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TAIL(1)			  BSD General Commands Manual		       TAIL(1)

     tail -- display the last part of a	file

     tail [-F |	-f | -r] [-q] [-b number | -c number | -n number] [file	...]

     The tail utility displays the contents of file or,	by default, its	stan-
     dard input, to the	standard output.

     The display begins	at a byte, line	or 512-byte block location in the in-
     put.  Numbers having a leading plus (`+') sign are	relative to the	begin-
     ning of the input,	for example, "-c +2" starts the	display	at the second
     byte of the input.	 Numbers having	a leading minus	(`-') sign or no ex-
     plicit sign are relative to the end of the	input, for example, "-n	2"
     displays the last two lines of the	input.	The default starting location
     is	"-n 10", or the	last 10	lines of the input.

     The options are as	follows:

     -b	number,	--blocks=number
	     The location is number 512-byte blocks.

     -c	number,	--bytes=number
	     The location is number bytes.

     -f	     The -f option causes tail to not stop when	end of file is
	     reached, but rather to wait for additional	data to	be appended to
	     the input.	 The -f	option is ignored if the standard input	is a
	     pipe, but not if it is a FIFO.

     -F	     The -F option implies the -f option, but tail will	also check to
	     see if the	file being followed has	been renamed or	rotated.  The
	     file is closed and	reopened when tail detects that	the filename
	     being read	from has a new inode number.

	     If	the file being followed	does not (yet) exist or	if it is re-
	     moved, tail will keep looking and will display the	file from the
	     beginning if and when it is created.

	     The -F option is the same as the -f option	if reading from	stan-
	     dard input	rather than a file.

     -n	number,	--lines=number
	     The location is number lines.

     -q	     Suppresses	printing of headers when multiple files	are being ex-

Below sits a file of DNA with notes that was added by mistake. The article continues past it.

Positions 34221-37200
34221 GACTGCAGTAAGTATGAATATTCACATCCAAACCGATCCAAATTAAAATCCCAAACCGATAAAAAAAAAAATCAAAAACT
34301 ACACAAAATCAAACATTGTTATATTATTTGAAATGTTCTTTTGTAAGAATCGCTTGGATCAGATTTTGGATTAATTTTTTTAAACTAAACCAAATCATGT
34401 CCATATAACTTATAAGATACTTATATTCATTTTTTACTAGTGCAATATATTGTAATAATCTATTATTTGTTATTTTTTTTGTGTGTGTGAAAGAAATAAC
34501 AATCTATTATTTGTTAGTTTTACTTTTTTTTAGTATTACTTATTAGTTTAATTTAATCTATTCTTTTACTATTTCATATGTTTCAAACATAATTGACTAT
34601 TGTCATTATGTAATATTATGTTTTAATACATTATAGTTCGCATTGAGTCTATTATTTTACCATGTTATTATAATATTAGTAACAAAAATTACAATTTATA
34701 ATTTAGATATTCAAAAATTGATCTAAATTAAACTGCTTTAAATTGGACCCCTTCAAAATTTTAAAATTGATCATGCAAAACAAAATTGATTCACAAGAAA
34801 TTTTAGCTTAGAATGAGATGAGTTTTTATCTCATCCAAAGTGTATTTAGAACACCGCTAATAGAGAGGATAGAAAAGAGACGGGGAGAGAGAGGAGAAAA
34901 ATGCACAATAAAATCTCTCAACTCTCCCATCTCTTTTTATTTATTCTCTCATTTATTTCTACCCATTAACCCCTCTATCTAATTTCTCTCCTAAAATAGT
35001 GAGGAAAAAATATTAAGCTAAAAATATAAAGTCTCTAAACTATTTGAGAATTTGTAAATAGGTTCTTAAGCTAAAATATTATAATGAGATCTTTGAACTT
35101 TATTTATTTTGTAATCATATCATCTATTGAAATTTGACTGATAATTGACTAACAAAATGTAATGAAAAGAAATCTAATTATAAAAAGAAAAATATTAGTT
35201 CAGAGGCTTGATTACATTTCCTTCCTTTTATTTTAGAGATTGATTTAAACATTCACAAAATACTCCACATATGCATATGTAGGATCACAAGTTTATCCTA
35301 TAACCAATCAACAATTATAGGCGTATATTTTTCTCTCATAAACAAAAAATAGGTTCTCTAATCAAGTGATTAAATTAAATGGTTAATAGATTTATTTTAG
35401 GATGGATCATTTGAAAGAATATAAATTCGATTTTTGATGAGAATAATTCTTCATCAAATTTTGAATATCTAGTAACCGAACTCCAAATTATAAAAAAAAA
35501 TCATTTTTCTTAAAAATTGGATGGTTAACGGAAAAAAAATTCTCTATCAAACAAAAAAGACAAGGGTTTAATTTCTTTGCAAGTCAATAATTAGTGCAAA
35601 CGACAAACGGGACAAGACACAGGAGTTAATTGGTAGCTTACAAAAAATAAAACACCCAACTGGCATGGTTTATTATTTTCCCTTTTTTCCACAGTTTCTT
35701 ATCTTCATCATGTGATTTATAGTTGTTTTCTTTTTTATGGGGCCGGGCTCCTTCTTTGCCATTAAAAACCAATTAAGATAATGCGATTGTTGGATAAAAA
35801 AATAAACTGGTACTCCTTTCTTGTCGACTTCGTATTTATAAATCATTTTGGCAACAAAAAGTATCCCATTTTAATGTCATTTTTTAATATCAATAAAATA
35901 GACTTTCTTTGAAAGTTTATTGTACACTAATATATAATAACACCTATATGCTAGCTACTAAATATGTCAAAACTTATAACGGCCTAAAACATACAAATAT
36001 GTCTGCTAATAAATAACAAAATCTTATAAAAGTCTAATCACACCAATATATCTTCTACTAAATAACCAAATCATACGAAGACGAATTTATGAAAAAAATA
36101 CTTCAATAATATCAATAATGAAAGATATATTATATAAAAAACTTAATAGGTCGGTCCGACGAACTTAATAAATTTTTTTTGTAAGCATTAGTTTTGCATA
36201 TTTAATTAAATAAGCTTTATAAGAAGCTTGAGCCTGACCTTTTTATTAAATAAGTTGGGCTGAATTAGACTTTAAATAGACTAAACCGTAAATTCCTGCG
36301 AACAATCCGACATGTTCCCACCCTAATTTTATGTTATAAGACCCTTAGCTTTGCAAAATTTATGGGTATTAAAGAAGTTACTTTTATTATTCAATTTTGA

-r	     The -r option causes the input to be displayed in reverse order,
	     by	line.  Additionally, this option changes the meaning of	the
	     -b, -c and	-n options.  When the -r option	is specified, these
	     options specify the number	of bytes, lines	or 512-byte blocks to
	     display, instead of the bytes, lines or blocks from the beginning
	     or	end of the input from which to begin the display.  The default
	     for the -r	option is to display all of the	input.

     If	more than a single file	is specified, each file	is preceded by a
     header consisting of the string "==> XXX <==" where XXX is	the name of
     the file unless -q	flag is	specified.

     The tail utility exits 0 on success, and >0 if an error occurs.

     To	display	the last 500 lines of the file foo:

	   $ tail -n 500 foo

     Keep /var/log/messages open, displaying to	the standard output anything
     appended to the file:

	   $ tail -F /var/log/messages

     cat(1), head(1), sed(1)

     The tail utility is expected to be	a superset of the IEEE Std 1003.2-1992
     ("POSIX.2") specification.	 In particular,	the -F,	-b and -r options are
     extensions	to that	standard.

     The historic command line syntax of tail is supported by this implementa-
     tion.  The	only difference	between	this implementation and	historic ver-
     sions of tail, once the command line syntax translation has been done, is
     that the -b, -c and -n options modify the -r option, i.e.,	"-r -c 4" dis-
     plays the last 4 characters of the	last line of the input,	while the his-
     toric tail	(using the historic syntax "-4cr") would ignore	the -c option
     and display the last 4 lines of the input.

     A tail command appeared in	PWB UNIX.

BSD				March 22, 2020				   BSD


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